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Can we use routinely collected hospital and GP data for epidemiological study of common hand conditions? A UK Biobank based validation project

By Jennifer C. E. Lane, Christian Schnier, Jane Green, Wee L Lam, Dominic Furniss, Cathie LM Sudlow

Posted 02 Mar 2018
bioRxiv DOI: 10.1101/274167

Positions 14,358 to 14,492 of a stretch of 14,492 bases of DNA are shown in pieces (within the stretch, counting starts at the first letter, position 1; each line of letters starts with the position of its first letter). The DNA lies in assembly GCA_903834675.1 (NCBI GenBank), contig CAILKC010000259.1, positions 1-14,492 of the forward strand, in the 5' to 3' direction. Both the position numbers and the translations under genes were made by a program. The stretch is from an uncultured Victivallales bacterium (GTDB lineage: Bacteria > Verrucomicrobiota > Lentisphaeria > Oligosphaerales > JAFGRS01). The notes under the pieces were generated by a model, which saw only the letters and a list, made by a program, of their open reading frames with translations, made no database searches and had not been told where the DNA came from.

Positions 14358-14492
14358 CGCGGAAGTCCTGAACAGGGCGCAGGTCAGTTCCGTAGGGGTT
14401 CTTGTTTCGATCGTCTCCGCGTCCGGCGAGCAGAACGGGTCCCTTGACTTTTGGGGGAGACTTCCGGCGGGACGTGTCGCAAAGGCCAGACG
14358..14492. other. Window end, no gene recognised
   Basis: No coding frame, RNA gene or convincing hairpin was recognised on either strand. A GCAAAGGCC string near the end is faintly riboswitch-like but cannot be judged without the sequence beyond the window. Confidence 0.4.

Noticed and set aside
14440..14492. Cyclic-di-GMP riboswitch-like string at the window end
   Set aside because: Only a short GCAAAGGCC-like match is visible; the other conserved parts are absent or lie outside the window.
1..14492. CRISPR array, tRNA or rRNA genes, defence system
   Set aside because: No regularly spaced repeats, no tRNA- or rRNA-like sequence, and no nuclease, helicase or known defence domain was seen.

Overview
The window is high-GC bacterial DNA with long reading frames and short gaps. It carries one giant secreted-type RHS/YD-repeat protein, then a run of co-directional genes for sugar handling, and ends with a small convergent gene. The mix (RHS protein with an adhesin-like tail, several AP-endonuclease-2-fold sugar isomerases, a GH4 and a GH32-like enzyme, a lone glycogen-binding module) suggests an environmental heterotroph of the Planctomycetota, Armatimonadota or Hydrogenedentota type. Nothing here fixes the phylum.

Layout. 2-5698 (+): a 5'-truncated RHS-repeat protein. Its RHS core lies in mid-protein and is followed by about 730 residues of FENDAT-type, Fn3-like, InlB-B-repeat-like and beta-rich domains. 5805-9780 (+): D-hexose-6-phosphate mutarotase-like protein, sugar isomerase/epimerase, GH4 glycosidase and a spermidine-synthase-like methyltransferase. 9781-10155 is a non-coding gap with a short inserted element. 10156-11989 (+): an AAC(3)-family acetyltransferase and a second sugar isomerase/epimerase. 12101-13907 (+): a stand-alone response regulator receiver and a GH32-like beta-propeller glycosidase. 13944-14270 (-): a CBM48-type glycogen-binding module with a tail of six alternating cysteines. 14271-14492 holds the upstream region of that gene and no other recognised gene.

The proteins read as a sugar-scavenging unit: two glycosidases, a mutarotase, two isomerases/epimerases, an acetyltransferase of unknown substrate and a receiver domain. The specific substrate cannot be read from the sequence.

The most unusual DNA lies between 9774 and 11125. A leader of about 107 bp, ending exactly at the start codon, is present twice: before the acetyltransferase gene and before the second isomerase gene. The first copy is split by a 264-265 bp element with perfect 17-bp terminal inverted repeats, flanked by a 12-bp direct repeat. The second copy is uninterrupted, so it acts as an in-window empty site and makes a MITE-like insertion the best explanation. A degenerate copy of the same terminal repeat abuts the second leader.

Objective: Routine health records can be of great value in epidemiological and genetic studies if they are able to reliably identify true disease cases, especially when linked to large cohort studies. Little research has been undertaken into whether coding within UK electronic health records (EHR) is able to accurately identify clinical disease cases of common hand conditions. There is therefore a relative paucity of hand surgical research using EHRs due to concerns that cases cannot be accurately identified. The aim of this study was to investigate the accuracy of hospital and primary care coding of routine EHRs for carpal tunnel syndrome (CTS) and base of thumb osteoarthritis (BTOA). Self-reported disease state as recorded in UK Biobank, a large prospective cohort study was also investigated. Methods: Code lists for each condition were generated by a team of clinicians, clinical coders and epidemiologists. All patients recruited to UK Biobank in one geographical region (Lothian, Scotland) where linked primary and secondary care coded datasets available were included. A decision-making algorithm was designed to define an administratively-confirmed or a clinically confirmed disease case. Patient electronic medical records (EMRs) were independently interrogated by two clinicians and inter-observer reliability calculated. Results: Of the 17,201 Biobank participants in NHS Lothian, 268 had at least one code for CTS and 82 for BTOA. For CTS, 159 cases were confirmed, 100 cases had insufficient information and 9 cases were refuted. Excluding missing data, the positive predictive value (PPV) for true clinical disease cases was 96% for incident disease (90% for prevalent disease; overall 94%). For BTOA, 27 cases were confirmed, 46 cases had insufficient information, and 9 cases were refuted. Excluding missing data, PPV for incident disease was 81% (prevalent disease 56%, overall PPV 75%). Interrogation of the disease cases with insufficient information noted a large proportion arising from primary care and self-report coding systems. Analyzing code combinations revealed that secondary care codes had the highest PPV for CTS and BTOA, emphasizing a more robust evaluation of PPV for patients requiring hospital based care. Overall, inter-observer reliability was good, with agreement in 90% of cases (Cohen kappa of 0.79) for clinical disease cases in CTS and agreement of 98%, (kappa 0.96) for BTOA. Conclusions: We have demonstrated that coding within UK Biobank is of sufficient quality to enable use of the resource for epidemiological and genetic research into common hand conditions, and that EMRs can be used for manual validation of UK health coding systems. Further work is needed to consider potential regional and interdisciplinary differences in coding practice, in strategies for dealing with missing data in EHRs, and to validate coding of common hand conditions in primary care.

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